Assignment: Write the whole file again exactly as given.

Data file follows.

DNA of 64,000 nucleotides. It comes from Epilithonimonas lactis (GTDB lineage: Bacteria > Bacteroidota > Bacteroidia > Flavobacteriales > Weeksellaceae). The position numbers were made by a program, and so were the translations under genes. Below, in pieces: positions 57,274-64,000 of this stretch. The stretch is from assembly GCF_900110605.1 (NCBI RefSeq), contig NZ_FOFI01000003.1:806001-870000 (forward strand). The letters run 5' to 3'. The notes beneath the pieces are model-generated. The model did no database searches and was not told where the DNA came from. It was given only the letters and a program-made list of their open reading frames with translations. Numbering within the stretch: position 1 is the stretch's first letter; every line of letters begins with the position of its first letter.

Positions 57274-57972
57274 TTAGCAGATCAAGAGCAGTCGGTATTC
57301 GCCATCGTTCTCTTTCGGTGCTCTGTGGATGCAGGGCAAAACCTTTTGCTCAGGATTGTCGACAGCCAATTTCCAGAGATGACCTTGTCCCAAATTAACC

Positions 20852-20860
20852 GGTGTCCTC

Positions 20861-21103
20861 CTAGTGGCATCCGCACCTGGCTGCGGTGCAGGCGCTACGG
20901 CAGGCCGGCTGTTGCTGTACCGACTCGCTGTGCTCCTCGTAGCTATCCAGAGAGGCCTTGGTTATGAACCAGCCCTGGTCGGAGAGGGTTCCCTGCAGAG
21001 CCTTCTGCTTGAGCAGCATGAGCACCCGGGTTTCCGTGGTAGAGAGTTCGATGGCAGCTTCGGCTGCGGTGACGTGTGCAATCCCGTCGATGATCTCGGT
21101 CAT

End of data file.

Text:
DNA of 64,000 nucleotides. It comes from Epilithonimonas lactis (GTDB lineage: Bacteria > Bacteroidota > Bacteroidia > Flavobacteriales > Weeksellaceae). The position numbers were made by a program, and so were the translations under genes. Below, in pieces: positions 57,274-64,000 of this stretch. The stretch is from assembly GCF_900110605.1 (NCBI RefSeq), contig NZ_FOFI01000003.1:806001-870000 (forward strand). The letters run 5' to 3'. The notes beneath the pieces are model-generated. The model did no database searches and was not told where the DNA came from. It was given only the letters and a program-made list of their open reading frames with translations. Numbering within the stretch: position 1 is the stretch's first letter; every line of letters begins with the position of its first letter.

Positions 57274-57972
57274 TTAGCAGATCAAGAGCAGTCGGTATTC
57301 GCCATCGTTCTCTTTCGGTGCTCTGTGGATGCAGGGCAAAACCTTTTGCTCAGGATTGTCGACAGCCAATTTCCAGAGATGACCTTGTCCCAAATTAACC

Positions 20852-20860
20852 GGTGTCCTC

Positions 20861-21103
20861 CTAGTGGCATCCGCACCTGGCTGCGGTGCAGGCGCTACGG
20901 CAGGCCGGCTGTTGCTGTACCGACTCGCTGTGCTCCTCGTAGCTATCCAGAGAGGCCTTGGTTATGAACCAGCCCTGGTCGGAGAGGGTTCCCTGCAGAG
21001 CCTTCTGCTTGAGCAGCATGAGCACCCGGGTTTCCGTGGTAGAGAGTTCGATGGCAGCTTCGGCTGCGGTGACGTGTGCAATCCCGTCGATGATCTCGGT
21101 CAT